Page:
Working for the silver lining

Home Archived Opinion Working for the silver lining

Jennifer Rich-Neal

Published: October 11, 2006

Anyone who has ever lost someone close to them knows the feeling of emptiness that follows.  Last year, I lost my mother very suddenly to pnuemonia.  It is obvious that I would miss her; she was my mom.  However, after she died, I realized that more was missing than I thought.

My mother’s side of the family has always been very small.  Just a grandma and an uncle and a bunch of stories with no faces to match.  I heard of a first cousin that I had when I was growing up.  His name is Andy and he belongs to my mother’s brother that went missing back in 1978.  After Uncle Peter “disappeared,” the family lost touch with Andy and his mother, Pam.

As an adult, I began to wonder more and more about this flesh-and-blood connection roaming out there.  Where is Andy?  What is he like?

I decided to kill my curiousity and locate him via the Internet.  It turned out to be one of the most fulfilling things I have ever done.  Since I made that call, I have gained a new friend and an aunt that has sort of “adopted” me.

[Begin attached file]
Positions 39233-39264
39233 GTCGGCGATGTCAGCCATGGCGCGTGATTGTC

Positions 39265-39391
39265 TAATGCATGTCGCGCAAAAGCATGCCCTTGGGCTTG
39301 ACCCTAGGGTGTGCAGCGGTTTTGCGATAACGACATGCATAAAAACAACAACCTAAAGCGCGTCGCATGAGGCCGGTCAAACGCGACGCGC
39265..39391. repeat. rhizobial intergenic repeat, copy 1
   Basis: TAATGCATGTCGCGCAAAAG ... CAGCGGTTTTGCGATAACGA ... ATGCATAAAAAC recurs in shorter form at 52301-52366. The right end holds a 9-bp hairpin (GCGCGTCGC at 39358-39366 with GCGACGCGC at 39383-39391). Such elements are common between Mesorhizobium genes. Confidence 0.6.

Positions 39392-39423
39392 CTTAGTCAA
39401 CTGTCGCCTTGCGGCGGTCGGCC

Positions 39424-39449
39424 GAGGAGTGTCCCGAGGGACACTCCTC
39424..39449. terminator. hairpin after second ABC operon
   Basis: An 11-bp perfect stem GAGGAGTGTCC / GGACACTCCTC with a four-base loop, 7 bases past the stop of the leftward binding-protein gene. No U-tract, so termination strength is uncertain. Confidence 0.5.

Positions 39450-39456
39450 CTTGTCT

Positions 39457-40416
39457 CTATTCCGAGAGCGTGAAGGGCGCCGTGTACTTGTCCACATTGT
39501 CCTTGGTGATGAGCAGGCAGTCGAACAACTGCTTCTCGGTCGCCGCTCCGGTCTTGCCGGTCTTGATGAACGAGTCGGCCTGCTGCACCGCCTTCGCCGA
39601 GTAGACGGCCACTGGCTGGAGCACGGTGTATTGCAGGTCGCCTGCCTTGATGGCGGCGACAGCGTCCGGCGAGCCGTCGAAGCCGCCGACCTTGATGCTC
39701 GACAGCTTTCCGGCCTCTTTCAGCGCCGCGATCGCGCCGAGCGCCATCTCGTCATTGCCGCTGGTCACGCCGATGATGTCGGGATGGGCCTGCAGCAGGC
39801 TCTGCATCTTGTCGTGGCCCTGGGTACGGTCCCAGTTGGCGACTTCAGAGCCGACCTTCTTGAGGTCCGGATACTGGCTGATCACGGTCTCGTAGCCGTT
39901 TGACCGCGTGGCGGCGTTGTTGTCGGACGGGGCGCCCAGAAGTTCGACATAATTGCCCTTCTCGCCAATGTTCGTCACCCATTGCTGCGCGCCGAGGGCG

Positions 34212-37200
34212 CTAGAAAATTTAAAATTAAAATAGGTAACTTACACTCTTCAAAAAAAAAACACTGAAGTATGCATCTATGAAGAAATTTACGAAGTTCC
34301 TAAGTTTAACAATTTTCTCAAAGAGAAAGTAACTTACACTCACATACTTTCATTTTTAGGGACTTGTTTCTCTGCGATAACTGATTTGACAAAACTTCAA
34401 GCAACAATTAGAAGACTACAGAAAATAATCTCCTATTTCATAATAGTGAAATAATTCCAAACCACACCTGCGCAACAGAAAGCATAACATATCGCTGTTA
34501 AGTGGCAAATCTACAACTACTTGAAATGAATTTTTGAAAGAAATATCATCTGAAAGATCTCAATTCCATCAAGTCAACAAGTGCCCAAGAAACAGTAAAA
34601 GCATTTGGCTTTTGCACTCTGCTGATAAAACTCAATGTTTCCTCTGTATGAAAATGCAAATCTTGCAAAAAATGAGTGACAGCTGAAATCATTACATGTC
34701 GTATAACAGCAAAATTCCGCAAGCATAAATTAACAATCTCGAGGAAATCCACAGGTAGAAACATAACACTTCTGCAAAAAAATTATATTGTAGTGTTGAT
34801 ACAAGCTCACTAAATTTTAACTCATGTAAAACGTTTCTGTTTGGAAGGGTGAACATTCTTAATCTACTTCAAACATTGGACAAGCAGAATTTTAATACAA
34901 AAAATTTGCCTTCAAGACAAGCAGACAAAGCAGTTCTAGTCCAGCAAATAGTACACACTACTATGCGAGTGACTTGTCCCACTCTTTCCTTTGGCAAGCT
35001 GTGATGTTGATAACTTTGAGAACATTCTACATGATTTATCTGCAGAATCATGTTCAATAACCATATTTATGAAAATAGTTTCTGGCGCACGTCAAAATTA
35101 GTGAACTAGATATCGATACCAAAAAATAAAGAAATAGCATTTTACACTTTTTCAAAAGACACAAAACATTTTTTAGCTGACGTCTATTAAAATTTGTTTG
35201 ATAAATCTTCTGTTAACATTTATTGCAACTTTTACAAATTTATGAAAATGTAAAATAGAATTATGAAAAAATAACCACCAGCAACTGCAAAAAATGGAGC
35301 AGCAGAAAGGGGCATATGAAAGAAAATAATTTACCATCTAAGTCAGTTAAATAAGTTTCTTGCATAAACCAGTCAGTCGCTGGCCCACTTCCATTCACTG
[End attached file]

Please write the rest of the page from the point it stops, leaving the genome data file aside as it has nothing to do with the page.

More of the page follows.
However, underneath this joyous union still lurked a mystery.  Here we are now over two decades later and still no one knows what happened to Uncle Peter.

The family speculated many things.  Maybe he wanted to disappear, maybe he was murdered, maybe he was battling some demons that we would never undertand.

As tenatious as I can be, I started digging around on the Internet again and found a death record that matched Uncle Pete’s name.

Not wanting to subscribe to the genealogy Web site, I took the name, date of death, and county the death was registered in and made my own phone calls.

After about 20 calls to the medical examiner and police department, I found out Peter’s fate.  He had been murdered in 1998 in Miami, beaten to death by a homeless guy.

Learning this was another dose of tragedy that no one was prepared for but needed to know.

Out of my loss, I gained a whole new family.  It may not be easy, but sometimes you have to work hard for the silver lining.

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